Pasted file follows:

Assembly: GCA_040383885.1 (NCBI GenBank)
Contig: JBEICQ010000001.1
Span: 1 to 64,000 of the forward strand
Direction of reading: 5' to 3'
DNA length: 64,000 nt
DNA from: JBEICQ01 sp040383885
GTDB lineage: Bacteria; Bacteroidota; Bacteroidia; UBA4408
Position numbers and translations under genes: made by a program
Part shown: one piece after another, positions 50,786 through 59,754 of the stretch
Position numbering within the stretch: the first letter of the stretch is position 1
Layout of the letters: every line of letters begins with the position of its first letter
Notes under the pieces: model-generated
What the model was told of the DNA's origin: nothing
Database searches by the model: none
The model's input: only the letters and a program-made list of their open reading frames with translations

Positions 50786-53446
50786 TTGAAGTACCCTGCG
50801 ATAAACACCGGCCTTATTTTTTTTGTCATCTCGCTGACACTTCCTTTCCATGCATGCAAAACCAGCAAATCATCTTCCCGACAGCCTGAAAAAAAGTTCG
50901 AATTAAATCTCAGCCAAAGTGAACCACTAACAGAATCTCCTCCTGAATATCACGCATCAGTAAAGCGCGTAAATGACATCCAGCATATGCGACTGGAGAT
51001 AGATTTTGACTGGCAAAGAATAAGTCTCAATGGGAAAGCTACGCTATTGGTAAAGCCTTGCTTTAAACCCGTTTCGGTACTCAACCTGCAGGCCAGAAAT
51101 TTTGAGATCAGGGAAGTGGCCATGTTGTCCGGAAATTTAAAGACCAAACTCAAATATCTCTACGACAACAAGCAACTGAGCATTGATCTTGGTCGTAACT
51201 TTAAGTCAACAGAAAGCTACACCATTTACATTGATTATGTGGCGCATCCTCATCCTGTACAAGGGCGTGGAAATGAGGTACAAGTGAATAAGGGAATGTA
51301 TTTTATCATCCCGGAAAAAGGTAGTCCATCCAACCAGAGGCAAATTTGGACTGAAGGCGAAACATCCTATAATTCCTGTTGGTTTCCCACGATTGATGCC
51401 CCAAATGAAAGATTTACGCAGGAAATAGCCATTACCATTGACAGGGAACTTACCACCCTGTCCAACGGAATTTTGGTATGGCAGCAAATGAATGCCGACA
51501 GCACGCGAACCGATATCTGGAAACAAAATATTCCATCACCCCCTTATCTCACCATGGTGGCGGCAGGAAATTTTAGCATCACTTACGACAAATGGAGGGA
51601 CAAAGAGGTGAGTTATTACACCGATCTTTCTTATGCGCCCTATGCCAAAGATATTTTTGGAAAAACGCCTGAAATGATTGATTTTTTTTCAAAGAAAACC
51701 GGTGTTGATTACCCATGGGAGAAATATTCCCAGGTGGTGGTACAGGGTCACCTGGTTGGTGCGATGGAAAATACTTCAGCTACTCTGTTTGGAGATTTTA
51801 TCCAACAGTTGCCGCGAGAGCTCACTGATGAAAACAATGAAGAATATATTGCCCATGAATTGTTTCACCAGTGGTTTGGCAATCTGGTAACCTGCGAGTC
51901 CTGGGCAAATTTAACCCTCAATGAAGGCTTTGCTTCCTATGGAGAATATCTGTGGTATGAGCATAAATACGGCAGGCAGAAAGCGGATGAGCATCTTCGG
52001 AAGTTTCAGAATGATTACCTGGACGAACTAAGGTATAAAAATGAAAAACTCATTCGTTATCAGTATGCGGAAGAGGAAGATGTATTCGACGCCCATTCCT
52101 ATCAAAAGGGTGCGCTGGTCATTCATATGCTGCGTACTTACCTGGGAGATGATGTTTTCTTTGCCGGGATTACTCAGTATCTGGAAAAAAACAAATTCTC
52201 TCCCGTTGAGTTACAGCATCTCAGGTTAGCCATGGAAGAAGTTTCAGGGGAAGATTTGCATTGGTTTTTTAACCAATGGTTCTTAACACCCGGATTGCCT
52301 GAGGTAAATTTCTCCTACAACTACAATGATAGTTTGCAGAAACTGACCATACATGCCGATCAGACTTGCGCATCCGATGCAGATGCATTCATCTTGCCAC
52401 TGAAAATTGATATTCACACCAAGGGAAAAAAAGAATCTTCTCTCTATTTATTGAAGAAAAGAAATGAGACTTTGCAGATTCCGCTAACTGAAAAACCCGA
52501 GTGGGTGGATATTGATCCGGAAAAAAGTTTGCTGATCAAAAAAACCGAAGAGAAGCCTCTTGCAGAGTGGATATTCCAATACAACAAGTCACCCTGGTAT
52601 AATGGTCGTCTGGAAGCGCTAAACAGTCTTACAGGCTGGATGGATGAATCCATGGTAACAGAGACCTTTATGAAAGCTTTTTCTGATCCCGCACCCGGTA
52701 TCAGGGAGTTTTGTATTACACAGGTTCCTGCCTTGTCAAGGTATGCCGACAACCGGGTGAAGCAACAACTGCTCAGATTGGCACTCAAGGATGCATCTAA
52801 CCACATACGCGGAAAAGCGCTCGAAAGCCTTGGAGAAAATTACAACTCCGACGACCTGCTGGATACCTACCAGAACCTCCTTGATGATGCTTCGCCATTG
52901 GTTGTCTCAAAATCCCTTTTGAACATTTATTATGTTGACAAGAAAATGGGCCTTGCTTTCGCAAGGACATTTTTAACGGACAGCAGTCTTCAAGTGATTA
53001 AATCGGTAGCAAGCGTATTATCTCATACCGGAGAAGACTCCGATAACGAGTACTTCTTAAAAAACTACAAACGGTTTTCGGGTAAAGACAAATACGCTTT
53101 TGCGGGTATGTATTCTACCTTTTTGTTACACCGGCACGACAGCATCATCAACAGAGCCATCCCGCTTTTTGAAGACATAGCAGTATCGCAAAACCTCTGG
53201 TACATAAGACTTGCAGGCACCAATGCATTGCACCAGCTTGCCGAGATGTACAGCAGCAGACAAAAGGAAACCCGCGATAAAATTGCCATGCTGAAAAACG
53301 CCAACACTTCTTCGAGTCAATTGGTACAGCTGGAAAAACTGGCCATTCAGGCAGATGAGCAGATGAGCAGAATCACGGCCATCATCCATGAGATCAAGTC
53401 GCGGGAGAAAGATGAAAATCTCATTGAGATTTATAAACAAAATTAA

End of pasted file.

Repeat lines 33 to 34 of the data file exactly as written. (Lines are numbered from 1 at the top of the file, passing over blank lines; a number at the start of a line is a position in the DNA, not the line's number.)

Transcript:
52301 GAGGTAAATTTCTCCTACAACTACAATGATAGTTTGCAGAAACTGACCATACATGCCGATCAGACTTGCGCATCCGATGCAGATGCATTCATCTTGCCAC
52401 TGAAAATTGATATTCACACCAAGGGAAAAAAAGAATCTTCTCTCTATTTATTGAAGAAAAGAAATGAGACTTTGCAGATTCCGCTAACTGAAAAACCCGA